Altogether, these results show that getting COVID-19 while pregnant may increases the risk of placenta malfunction, whereas vaccination doesn’t. Given that vaccination protects from severe COVID-19, it is particularly beneficial for pregnant women. This is why the American College of Obstetricians and Gynecologists recommends vaccination against COVID-19 for pregnant individuals.
Wolf also claimed that vaccinated individuals could compromise the placenta of unvaccinated people through a process called shedding. This is most likely a reference to the claim that vaccinated individuals release spike proteins that can be spread to unvaccinated individuals. But there is no data or plausible biological mechanism suggesting that COVID-19 vaccines can cause shedding, as Health Feedback explained in an earlier review, and Wolf failed to produce any supporting evidence in the video.
Health Feedback reached out to Wolf for comment and will update this review if new information becomes available.
In summary, research so far has shown that COVID-19 vaccination during pregnancy isn’t associated with placental defects. Numerous studies also showed that COVID-19 vaccines don’t cause miscarriages, stillbirths, or preterm births, as Health Feedback reported before. In fact, COVID-19 vaccination is instrumental in protecting pregnant women from pregnancy complications caused by SARS-CoV-2 infection, including placenta inflammation and vascular defects.
- 1 – Shanes et al. (2021) Severe Acute Respiratory Syndrome Coronavirus 2 (SARS-CoV-2) Vaccination in Pregnancy. Obstetrics & Gynecology.
- 2 – Smithgall et al. (2022) Placental pathology in women vaccinated and unvaccinated against SARS-CoV-2. American Journal of Obstetrics and Gynecology.
- 3 – Boelig et al. (2022) Impact of COVID-19 disease and COVID-19 vaccination on maternal or fetal inflammatory response, placental pathology, and perinatal outcomes. American Journal of Obstetrics and Gynecology.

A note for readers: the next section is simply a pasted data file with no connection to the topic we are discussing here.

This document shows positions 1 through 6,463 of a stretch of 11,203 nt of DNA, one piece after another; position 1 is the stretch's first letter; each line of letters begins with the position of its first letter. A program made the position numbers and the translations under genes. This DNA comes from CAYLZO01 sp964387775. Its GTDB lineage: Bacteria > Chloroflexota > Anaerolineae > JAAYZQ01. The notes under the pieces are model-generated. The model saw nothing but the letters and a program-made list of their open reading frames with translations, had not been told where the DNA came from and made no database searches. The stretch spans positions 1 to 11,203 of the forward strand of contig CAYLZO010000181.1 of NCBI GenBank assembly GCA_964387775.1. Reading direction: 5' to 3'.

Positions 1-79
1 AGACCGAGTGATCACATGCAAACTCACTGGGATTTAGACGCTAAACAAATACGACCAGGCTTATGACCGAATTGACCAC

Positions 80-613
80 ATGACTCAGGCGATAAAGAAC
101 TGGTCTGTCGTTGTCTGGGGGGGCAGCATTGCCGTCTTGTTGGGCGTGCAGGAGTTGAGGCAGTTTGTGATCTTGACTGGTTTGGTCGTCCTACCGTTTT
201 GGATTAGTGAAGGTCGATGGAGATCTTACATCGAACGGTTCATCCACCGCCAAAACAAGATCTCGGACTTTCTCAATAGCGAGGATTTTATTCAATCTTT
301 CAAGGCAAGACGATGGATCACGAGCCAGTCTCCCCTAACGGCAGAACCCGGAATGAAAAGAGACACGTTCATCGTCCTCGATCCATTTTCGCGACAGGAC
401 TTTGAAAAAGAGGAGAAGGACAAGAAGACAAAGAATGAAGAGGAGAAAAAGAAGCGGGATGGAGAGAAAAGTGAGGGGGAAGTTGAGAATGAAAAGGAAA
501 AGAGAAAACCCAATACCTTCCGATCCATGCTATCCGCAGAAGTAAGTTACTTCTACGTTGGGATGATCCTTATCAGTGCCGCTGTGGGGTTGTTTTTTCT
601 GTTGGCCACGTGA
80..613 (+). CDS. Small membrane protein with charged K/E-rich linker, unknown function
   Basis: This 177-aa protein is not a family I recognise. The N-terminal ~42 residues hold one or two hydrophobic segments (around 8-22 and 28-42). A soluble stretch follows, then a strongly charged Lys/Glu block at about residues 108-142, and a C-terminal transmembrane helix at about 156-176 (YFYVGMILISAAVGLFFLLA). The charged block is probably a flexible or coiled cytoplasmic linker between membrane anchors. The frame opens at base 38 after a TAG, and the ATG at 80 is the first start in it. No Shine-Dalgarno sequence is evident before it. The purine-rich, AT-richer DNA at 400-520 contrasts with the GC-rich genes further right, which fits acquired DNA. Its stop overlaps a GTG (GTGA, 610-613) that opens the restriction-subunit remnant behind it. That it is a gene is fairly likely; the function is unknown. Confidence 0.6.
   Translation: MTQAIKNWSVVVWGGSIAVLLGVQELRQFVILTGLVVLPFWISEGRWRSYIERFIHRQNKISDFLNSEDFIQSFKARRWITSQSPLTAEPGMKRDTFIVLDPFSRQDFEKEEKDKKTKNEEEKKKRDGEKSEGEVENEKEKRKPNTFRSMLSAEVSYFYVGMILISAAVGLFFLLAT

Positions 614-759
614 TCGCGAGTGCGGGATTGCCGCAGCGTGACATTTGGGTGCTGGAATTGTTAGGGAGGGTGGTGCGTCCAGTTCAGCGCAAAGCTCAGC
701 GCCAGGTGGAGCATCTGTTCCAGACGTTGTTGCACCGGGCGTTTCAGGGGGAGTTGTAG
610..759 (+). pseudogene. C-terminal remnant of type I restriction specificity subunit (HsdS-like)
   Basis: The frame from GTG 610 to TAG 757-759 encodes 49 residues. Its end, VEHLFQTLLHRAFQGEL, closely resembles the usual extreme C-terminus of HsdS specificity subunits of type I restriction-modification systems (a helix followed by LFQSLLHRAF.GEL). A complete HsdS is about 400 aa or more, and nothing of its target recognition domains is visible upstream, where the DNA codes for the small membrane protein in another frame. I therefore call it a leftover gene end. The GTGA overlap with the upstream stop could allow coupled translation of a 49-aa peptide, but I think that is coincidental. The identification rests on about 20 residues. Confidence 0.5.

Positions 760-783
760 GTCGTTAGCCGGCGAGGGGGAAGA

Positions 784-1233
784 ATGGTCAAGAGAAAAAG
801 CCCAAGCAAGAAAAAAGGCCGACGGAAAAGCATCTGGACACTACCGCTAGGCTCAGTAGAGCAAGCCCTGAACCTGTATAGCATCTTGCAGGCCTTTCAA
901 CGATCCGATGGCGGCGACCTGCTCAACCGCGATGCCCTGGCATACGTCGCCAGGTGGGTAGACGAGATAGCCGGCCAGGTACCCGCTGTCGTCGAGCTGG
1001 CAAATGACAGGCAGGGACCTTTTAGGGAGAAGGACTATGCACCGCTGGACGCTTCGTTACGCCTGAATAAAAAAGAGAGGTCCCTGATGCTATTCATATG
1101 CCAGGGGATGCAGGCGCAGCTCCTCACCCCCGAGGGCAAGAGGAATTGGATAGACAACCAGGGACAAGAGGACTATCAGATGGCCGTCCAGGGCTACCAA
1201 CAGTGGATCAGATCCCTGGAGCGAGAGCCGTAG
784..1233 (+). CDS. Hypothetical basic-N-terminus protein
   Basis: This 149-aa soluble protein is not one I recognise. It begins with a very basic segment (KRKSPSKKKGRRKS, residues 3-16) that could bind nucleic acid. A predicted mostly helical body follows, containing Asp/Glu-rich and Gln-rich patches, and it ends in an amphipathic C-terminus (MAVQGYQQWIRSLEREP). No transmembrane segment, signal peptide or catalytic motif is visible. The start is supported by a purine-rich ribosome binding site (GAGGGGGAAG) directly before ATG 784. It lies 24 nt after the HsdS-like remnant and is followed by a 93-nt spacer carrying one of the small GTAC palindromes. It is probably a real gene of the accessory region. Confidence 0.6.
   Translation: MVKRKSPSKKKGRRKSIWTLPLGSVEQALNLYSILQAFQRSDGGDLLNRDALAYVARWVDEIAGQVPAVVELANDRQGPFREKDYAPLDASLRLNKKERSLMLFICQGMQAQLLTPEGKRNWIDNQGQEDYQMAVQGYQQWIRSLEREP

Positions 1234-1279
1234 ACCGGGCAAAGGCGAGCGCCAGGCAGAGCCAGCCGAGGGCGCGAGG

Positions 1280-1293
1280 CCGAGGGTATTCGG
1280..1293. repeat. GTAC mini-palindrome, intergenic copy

- 4 – Di Girolamo et al. (2021) Placental histopathology after SARS-CoV-2 infection in pregnancy: a systematic review and meta-analysis. American Journal of Obstetrics and Gynecology MFM.
- 5 – Glynn et al. (2022) SARS-CoV-2 and Placental Pathology: Malperfusion Patterns Are Dependent on Timing of Infection During Pregnancy. The American Journal of Surgical Pathology.
- 6 – Milot et al. (2023) Development of placental lesions after recovery from COVID-19 during pregnancy: case–control study. Obstetrics and Gynaecology.
- 7 – Rebutini et al. (2021) Association Between COVID-19 Pregnant Women Symptoms Severity and Placental Morphologic Features. Frontiers in Immunology.
- 8 – Smithgall et al. (2020) Third‐trimester placentas of severe acute respiratory syndrome coronavirus 2 (SARS‐CoV‐2)‐positive women: histomorphology, including viral immunohistochemistry and in‐situ hybridization. Histopathology.
- 9 – Stenton et al. (2022) SARS-COV2 placentitis and pregnancy outcome: A multicentre experience during the Alpha and early Delta waves of coronavirus pandemic in England. eClinical Medicine.
- 10 – Schwartz et al. (2023) SARS-CoV-2 placentitis, stillbirth, and maternal COVID-19 vaccination: clinical–pathologic correlations. American Journal of Obstetrics and Gynecology.
- 11 – Kienast et al. (2023) SARS-CoV-2 variant-related abnormalities detected by prenatal MRI: a prospective case–control study. The Lancet Regional Health Europe.